Valtari hour: Sigur Rós album preview

Yesterday, Thursday 17th May, Sigur Rós premiered their new album over the Internet. Being Sigur Rós though, it wasn’t the usual Internet stream. Instead, as each of the time zones hit 7pm they were treated to ‘Valtari hour’.

The new Sigur Rós album, then, track by track:

1. Ég Anda – Building to a crescendo, this starting track has a gentle piano refrain and the sound of a playful stream. Jonsí appears some three minutes in, both in person and with looping. Finishes with ‘end of the world’ beats and feedback.

2. Ekki Múkk – Still sounds more ‘Jonsí and Alex’, than Sigur Rós. For some time, it hardly moves, concentrating on eerie squeals, a rich texture and vinyl crackles before breaking into a Jonsí vocal to warm your heart over a simple piano.

3. Varúð – This builds with some urgency, and feels widescreen. Amiina-style strings and a choir ebb and flow before the second thrust, which brings everything together, and the listener to tears.

4. Rembihnútur – As someone on Twitter put it ‘David Attenborough will need another series for this’. The most ‘Takk ‘sounding track, complete with repeated ‘come up for air’ breathing noises. Delicious.

5. Dauðalogn – A slow burning, choir-heavy piece. Sounds like it was recorded in a gothic cathedral somewhere. Makes absolute sense to be premiered on The Vampire Diaries. Features top-form Jonsí vocals. Enjoy them, as he doesn’t appear much from here on in.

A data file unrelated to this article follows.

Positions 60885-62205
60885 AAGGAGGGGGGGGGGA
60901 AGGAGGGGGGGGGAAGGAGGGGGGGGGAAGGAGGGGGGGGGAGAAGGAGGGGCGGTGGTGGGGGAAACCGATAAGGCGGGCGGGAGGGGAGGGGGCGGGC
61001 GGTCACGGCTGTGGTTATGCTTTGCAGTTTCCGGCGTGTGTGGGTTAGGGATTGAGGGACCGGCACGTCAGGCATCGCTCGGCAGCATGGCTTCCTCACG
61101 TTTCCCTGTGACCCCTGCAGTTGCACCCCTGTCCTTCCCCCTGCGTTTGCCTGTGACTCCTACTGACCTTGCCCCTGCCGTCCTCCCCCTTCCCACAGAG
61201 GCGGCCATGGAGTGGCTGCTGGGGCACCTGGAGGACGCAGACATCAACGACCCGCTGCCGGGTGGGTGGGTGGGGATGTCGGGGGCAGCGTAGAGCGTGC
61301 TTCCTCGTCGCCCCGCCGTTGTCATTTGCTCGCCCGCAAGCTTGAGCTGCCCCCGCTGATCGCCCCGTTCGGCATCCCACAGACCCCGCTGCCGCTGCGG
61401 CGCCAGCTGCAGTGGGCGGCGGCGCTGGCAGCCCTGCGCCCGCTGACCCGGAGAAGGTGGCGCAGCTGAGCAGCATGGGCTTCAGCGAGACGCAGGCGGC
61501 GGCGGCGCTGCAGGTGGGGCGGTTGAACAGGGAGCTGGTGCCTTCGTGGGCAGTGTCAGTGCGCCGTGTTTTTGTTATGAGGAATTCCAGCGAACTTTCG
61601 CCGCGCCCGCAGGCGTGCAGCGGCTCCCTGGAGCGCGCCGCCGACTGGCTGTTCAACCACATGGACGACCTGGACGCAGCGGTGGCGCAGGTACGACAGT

6. Varðeldur – Sounds suspiciously like the Lúppulagið vocals have been recycled here, over a piano refrain. Still gorgeous though. Even the toy piano makes an appearance. Sigur Rós are back.

7. Valtari – Ominous start. Builds to yet more unease and anxiety, with only a respite for a xylophone. No sign of Jonsí to help calm our nerves. Sounds like a score from a horror film.

8. Fjögur Píanó – Meaning four pianos, it starts as a piano piece, albeit a slightly discordant lullaby one. After some four minutes lush strings appear, and a violin in the distance. All makes sense. Still no sign of Jonsí though.

In conclusion, Valtari is a return to form. Any rumours of an ‘indefinate hiatus’, members leaving the band, or albums being scrapped can be scotched. Valtari moves Sigur Rós forward whilst still retaining their classic, ethereal sound. Its truly a work of beauty. I can’t wait to see them at Iceland Airwaves.

The listening party format worked, and was clearly a success in every part of the world. Social Media lit up with Valtari hour. Sigur Rós are back.